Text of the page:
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I want to have "pretty" and SEO oriented URLs in my site.

I've build up my own tiny framework for this site and almost everything is complete now.

One thing I'm still puzzled up is the pretty/SEO URLs system that I will use. I know there's many way to achieve this and I'm looking to balance best practices/ease of implementation on this one.

So far I'm thinking to have all URLs of the site to point to a specific PHP file (let's say index.php) that will contain a file/URL dictionary that will direct traffic to the correct file.

I'm really not sure if it's a good approach... Anyone have a better way to do this? The only thing I really want to avoid is to only do this in an .htaccess...

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What type of content are these pages? That may seem irrelevant but it actually helps in determining the best approach, e.g., e-commerce products, blog posts, etc... – webbiedave Oct 1 '10 at 19:38
Possibly Related: I love badgers (it's a relevant link, the title is in reference to a comment) – ircmaxell Oct 1 '10 at 19:40
@webbiedave The content of these pages is static not dynamic. By that I mean something in the range of an "about us" page and such... – AlexV Oct 1 '10 at 19:43
why do you want to avoid htaccess directives? – Geoffrey Bachelet Oct 7 '10 at 20:58
@Geoffrey Bachelet I just don't want to add an entry in my .htaccess every time I add a page to my website. – AlexV Oct 7 '10 at 22:58
up vote 5 down vote accepted

You'll need an .htaccess file (but you won't need to change it each time you add a page):

RewriteEngine On 
#RewriteBase /
RewriteCond %{REQUEST_FILENAME} !-d
RewriteCond %{REQUEST_FILENAME} !-f
RewriteRule ^(.*)$ /index.php?url=$1 [QSA,L]

Now in your index.php you can access the requested url in $_GET['url'], map it to the correct file and then include it.

Note: Put the RewriteBase comment in there in case you need to uncomment it as some configurations require this.

share|improve this answer
@webbiedave Thanks for the tips! My question is more about is this a good solution than how to do it. So is this a proper way to do this kind of system? Will it impact cache in any "bad" ways? Also can you elaborate on the RewriteBase comment? Thanks! – AlexV Oct 4 '10 at 13:25
Wordpress does it exactly the same way, so there's no problem with that. – SorinV Oct 6 '10 at 10:50
+1 for remembering the RewriteCond you might want to explain why they are there though, if the file or directory doesnt exist, silently redirect to index.php – Kristoffer Sall-Storgaard Oct 6 '10 at 18:49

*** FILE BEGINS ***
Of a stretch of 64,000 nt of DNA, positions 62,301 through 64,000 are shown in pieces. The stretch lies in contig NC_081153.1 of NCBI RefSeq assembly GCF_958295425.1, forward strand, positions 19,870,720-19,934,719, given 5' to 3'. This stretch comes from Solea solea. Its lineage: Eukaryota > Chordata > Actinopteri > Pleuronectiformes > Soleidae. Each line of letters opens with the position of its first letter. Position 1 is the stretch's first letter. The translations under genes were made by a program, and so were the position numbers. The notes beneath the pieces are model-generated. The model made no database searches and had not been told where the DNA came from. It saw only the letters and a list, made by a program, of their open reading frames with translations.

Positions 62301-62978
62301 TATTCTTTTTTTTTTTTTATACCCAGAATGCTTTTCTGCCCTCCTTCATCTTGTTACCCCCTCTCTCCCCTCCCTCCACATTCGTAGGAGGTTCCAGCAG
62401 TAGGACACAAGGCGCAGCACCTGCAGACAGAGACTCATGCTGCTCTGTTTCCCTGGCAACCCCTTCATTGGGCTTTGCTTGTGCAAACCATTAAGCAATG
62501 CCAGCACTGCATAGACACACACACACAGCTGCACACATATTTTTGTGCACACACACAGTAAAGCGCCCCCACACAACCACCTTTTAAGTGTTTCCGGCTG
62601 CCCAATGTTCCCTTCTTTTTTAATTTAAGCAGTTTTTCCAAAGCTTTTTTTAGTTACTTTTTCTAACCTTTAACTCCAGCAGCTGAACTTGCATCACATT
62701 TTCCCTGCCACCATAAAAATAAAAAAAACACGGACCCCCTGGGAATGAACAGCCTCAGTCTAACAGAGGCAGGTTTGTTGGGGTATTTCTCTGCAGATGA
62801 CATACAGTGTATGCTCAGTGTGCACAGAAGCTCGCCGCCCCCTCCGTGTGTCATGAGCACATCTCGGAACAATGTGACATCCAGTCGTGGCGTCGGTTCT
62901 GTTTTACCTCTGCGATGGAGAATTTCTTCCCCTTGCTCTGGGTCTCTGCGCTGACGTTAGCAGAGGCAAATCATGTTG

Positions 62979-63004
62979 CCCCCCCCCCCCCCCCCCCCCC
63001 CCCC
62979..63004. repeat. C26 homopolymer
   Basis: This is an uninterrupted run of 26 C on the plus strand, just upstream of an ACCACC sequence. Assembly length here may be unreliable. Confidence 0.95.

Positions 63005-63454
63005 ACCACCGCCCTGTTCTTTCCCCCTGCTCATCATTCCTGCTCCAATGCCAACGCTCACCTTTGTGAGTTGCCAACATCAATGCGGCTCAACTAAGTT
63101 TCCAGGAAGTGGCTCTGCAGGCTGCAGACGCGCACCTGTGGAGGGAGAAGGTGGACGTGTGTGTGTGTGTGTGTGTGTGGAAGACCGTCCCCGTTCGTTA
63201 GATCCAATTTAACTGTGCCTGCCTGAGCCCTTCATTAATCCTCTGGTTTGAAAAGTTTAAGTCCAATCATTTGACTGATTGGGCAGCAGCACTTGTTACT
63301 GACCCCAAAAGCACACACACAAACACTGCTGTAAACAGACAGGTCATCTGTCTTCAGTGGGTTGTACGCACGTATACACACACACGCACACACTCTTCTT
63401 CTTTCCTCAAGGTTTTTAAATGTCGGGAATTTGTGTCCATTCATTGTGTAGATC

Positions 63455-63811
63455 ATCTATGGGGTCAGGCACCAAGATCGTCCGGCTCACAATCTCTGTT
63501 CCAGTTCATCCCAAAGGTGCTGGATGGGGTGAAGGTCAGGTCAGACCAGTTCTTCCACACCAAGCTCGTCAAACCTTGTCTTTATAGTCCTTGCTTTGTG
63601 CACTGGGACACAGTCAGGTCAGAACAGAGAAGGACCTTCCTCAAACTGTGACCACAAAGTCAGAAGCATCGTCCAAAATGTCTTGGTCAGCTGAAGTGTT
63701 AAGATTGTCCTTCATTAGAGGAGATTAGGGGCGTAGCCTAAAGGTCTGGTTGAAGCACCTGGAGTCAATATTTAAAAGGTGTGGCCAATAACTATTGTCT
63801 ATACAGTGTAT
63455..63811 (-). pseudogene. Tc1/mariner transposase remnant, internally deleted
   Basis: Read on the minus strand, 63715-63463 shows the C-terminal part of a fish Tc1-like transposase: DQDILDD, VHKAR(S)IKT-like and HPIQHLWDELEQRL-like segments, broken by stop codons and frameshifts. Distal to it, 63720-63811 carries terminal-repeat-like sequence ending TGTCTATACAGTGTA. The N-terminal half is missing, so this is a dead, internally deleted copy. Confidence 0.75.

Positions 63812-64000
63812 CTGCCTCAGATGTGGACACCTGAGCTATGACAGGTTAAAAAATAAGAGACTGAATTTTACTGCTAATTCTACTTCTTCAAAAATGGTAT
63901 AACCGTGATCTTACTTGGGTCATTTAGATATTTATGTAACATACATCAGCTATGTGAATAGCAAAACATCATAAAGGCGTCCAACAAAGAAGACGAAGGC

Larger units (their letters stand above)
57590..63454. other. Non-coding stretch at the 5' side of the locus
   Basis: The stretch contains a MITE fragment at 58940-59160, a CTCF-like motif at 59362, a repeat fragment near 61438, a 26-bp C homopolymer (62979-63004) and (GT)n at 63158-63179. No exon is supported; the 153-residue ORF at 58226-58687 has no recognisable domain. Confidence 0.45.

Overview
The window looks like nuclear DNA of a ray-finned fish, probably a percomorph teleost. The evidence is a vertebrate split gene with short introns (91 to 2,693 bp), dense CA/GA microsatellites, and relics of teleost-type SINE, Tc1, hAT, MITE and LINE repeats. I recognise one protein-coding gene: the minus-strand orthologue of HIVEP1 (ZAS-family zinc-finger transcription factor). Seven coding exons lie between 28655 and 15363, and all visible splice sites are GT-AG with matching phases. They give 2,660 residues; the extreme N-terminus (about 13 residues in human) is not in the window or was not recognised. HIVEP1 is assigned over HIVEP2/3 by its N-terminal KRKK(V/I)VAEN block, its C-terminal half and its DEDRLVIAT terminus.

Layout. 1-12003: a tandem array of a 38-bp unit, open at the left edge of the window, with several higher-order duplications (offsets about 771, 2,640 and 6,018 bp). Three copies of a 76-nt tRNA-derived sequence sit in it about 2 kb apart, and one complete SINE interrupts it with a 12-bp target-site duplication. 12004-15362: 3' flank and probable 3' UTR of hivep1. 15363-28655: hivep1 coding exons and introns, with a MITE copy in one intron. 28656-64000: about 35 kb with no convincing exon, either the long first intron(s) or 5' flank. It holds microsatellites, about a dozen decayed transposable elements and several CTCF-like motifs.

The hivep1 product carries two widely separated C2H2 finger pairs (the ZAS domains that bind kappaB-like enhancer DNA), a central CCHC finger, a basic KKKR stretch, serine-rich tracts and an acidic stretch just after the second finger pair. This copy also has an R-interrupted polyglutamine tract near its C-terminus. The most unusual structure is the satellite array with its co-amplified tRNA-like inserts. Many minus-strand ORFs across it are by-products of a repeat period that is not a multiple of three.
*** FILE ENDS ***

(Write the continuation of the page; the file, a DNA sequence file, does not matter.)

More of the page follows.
be very careful when include'ing using a variable from the url, you can't be too careful when using user input, ESPECIALLY when it's a matter of including a file. (think of what would happen if you include($url) and $url was something like "../../../etc/passwd") – Geoffrey Bachelet Oct 7 '10 at 20:56
@Geoffrey Bachelet Yeah I'm aware of this really dangerous security hole :) – AlexV Oct 8 '10 at 14:34

Well, there are some ways to do this.

Widely adopted is using .htaccess, which you said don't wanna use. OK.

You still have some options:

  • Using a database table to map everything is one.
  • Using a routine to check existing files.
  • Using a extended xml sitemap.
  • Using a caching system.

Well, everything above can be mixed on your implemetation if you want.

You can find a good article for this on a list apart.

On this article the solution is a mix:

first check if a file exists (for example "about-us.php"); if yes, include the file contents, else

check db for this request (as a tip, you can have a field named "friendlyURL" on your main content tables). if exists, extract and display, else

show a 404 page. as a tip for this one, keeping the SEO feature in mind, I would recommend you to have a sitemap xml. If page is not found, you can check sitemap if is not a broken URL, like:

you can check if some URL like:

and suggest it to your customers/visitors. Along with:

also a link for your HTML sitemap, and if you have a search feature on your site, also use it, display a link for user go to search page with that query.


[input type="text" name="q" value="shoe+male+bro"];

And another extra tech tip: make use of full-text search feature of your db if available.

A interesting reading comes from Rasmus Lerdorf, PHP creator: (check page 34, about 404 redirects).

share|improve this answer
I can use .htaccess, I just don't want 2000 entries in it... – AlexV Oct 4 '10 at 23:59
@AlexV Got your point. Well, a few lines on htaccess can made your lif much easier then. – Dave Oct 5 '10 at 0:34
Also note that you can define Rewrite Rules in your webservers configuration (if you have access to them). Still, using only those 4 lines is not that bloated; and that’s enough for a rewrite / speaking-url system. – Kissaki Oct 11 '10 at 13:57

Directing everything to index.php and then routing from there is a good, clean way to do it. I have something very similar, I:

  1. Route everything to index.php in .htacess.